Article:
Since World War II in particular, we have actively promoted that view of human rights, religious freedom, the rights of dissidents, the rights of women—not just because, indeed, it is a moral case, but because there is also a practical case for those rights. Because we have learned many times, the hard way, that states that do not respect their own people are indeed dangerous states.
That has helped produce—that view of human history—remarkable changes over the last several decades.
Oh, yes, over these decades there have been setbacks, but it’s been a remarkable string in favor of those who believe that free markets and free peoples will ultimately triumph and that, indeed, the value of freedom is a universal one—not an American one, not a Western one, a universal one.
There are many challenges ahead. Yes, there is China, and to be fair, China challenges the concept, challenges the idea that authoritarianism is not stable. There are some who say, well, it’s actually more efficient, this authoritarian capitalism. But let’s not forget the strains and stresses that are emerging now in China as it makes the greatest socioeconomic leap in human history and does it with 1.4 billion people.
I was first in China in 1988, and the streets of Beijing were a competition between a few horse carts and a few automobiles and a whole lot of bicycles. That’s not Beijing today. They have lifted hundreds of millions of people out of poverty, but they’ve got many, many more to go.
The stresses and strains are showing, whether in labor unrest that is driving wages up and changing China’s profile in the international economy, to product safety problems—bullet trains that fall off the tracks or baby milk formula that is poisoned; and by the way, the first impulse was to execute the guy in charge of product safety: not a long-term solution to that problem—to the stresses and strains that one sees in reported riots of over 180,000, but perhaps most importantly in the stresses and strains that one sees in a lack of confidence, perhaps, in the Chinese leadership about where they’re going.
I’m not suggesting that there’s going to be a Jasmine revolution in China, but if you were to go to the Chinese Internet during the Egyptian revolution, there are three words you would not have seen: Egypt, Jasmine, and revolution. It suggests that the information age is indeed a challenge to the Chinese leadership, and they understand it.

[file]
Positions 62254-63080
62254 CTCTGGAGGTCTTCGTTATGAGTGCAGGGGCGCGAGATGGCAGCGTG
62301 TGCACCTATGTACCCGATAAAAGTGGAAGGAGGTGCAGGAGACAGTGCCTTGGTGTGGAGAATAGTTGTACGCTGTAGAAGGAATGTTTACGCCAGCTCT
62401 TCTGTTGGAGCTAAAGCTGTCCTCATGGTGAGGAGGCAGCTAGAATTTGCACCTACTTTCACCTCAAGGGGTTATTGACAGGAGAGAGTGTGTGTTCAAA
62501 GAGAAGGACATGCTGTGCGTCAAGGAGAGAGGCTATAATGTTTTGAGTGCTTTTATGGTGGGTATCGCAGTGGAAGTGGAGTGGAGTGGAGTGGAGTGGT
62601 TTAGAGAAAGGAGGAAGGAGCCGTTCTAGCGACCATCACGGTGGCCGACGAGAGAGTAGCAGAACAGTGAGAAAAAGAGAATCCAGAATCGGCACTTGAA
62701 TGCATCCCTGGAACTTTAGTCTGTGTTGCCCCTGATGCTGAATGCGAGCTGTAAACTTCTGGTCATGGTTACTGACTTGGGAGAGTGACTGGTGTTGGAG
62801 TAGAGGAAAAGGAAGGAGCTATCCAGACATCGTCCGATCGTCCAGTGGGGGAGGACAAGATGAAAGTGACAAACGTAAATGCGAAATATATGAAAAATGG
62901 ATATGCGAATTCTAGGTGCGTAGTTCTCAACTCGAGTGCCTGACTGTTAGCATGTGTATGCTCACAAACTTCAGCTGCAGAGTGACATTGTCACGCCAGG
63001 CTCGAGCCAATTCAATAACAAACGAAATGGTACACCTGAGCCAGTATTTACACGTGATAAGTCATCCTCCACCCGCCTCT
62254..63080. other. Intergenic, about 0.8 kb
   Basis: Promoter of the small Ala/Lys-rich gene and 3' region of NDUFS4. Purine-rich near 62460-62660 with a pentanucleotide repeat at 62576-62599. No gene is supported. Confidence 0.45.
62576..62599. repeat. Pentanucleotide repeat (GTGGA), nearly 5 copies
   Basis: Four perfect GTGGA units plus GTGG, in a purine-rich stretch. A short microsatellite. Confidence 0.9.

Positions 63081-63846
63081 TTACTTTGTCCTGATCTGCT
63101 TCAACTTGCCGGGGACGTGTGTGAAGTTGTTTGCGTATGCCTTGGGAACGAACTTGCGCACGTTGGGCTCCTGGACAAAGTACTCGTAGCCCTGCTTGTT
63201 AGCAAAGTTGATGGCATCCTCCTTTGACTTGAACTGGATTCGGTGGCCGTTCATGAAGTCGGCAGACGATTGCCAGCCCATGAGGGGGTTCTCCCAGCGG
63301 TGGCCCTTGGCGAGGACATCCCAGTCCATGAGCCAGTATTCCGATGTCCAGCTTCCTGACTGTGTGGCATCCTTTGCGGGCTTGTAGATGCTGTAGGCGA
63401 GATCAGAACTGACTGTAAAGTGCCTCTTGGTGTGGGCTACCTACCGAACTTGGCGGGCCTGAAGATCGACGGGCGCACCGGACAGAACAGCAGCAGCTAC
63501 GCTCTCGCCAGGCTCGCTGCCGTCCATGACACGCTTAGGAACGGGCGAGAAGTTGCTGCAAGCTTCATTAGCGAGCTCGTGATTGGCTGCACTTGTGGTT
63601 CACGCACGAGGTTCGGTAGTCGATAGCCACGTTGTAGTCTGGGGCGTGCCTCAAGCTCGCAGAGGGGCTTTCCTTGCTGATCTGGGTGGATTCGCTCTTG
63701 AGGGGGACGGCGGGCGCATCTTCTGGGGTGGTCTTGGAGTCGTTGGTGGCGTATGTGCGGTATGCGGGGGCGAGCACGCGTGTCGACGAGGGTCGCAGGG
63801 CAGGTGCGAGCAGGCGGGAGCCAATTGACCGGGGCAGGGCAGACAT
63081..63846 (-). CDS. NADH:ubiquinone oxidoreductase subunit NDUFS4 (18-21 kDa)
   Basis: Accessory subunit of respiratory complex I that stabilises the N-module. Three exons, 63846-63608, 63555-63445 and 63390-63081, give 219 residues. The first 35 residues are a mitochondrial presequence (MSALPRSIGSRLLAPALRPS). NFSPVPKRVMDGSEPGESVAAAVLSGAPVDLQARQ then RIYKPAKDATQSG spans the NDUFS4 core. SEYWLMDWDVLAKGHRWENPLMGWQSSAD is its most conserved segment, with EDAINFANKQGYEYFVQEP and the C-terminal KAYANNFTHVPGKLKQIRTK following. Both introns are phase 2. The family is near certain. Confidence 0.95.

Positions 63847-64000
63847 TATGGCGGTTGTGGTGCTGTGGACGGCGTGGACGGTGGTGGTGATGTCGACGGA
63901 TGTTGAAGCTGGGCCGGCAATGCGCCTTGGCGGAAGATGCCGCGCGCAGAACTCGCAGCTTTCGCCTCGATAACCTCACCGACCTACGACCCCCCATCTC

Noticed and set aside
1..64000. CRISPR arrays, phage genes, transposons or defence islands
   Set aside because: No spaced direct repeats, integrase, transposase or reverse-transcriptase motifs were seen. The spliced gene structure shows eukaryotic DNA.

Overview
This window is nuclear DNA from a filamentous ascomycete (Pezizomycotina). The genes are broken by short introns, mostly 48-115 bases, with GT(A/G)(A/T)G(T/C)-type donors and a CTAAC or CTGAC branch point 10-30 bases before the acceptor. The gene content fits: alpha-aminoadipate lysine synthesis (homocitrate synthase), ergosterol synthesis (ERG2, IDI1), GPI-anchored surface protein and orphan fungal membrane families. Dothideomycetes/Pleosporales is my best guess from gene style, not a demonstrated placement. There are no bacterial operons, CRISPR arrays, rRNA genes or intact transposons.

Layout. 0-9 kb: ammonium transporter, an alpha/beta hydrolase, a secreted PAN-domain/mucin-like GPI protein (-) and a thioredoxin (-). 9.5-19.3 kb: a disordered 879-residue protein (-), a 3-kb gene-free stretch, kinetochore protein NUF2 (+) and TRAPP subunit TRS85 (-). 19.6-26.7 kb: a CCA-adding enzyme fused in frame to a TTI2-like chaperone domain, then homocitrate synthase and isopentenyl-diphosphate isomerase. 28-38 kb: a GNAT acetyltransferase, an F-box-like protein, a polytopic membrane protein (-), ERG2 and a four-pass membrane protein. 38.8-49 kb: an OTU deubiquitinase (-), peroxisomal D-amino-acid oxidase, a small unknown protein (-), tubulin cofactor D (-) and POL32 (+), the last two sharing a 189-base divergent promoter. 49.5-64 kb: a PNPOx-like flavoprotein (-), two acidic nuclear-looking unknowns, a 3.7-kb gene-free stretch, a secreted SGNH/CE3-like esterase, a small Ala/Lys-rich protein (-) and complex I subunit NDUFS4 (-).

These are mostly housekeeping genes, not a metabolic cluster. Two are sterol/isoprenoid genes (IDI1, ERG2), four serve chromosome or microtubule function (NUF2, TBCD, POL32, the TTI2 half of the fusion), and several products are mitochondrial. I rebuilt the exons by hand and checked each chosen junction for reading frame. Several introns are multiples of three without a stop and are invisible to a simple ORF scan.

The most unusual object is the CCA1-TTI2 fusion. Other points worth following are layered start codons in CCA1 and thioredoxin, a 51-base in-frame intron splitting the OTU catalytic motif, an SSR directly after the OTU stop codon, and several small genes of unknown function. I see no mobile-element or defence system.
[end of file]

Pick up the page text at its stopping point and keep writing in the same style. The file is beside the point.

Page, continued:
Some of China’s leaders are beginning to suggest that maybe legitimacy based on prosperity—which is what China bases its legitimacy on today—is difficult to maintain because people’s expectations keep growing. Some, like Premier Wen Jiabao, seem to suggest that maybe something that looks more like legitimacy based on consent might be necessary.
The idea that these leaders have is that perhaps people could elect their local leaders, but if people elect their local leaders, pretty soon they’re going to want to elect their provincial leaders and they’re going to want to elect their national leaders. Authoritarianism isn’t ultimately stable, and it is not consistent with the development of human potential.
It is also true that China is a challenge for us in geostrategic terms, but only if we cede that ground can China really challenge us. We are a Pacific military power unmatched in human history, and we should remain so. If we pay attention not just to being bigger and more expensive, but to being better—in cyber, in space, with missile defense—then indeed we will be able to sustain our dominance in the Pacific. If we pay attention to the wonderful strong alliances that we have with other democratic states in Japan and South Korea, in the Philippines, in Australia, then we have a basis for American leadership to dominate for years to come. And there is the relationship with India, the other great multiethnic democracy, which is rising as a power in the region.
We have, nonetheless, ceded the ground in one important area in Asia, and that is in trade, where we have really been absent. The last three trade agreements that were finally ratified in the Congress—KORUS, or the South Korean agreement, Panama, and Colombia—were negotiated in the Bush Administration. But since 2003, China has secured nine FTAs—free trade agreements—in Asia and Latin America, five more are in negotiation, and four are under consideration.
Indeed, trade is the one place that we have not tilted toward Asia, Latin America, or anyplace else. Free trade is one of America’s greatest assets in helping both free markets and free peoples.
In Asia, then, we have an infrastructure for dealing with the challenges there—even a rising China. The Middle East is much more chaotic. It lacks infrastructure. Many of the pillars of our influence have been rattled by the events of the Arab Spring. One senses that the U.S. wants to pull back from the Middle East.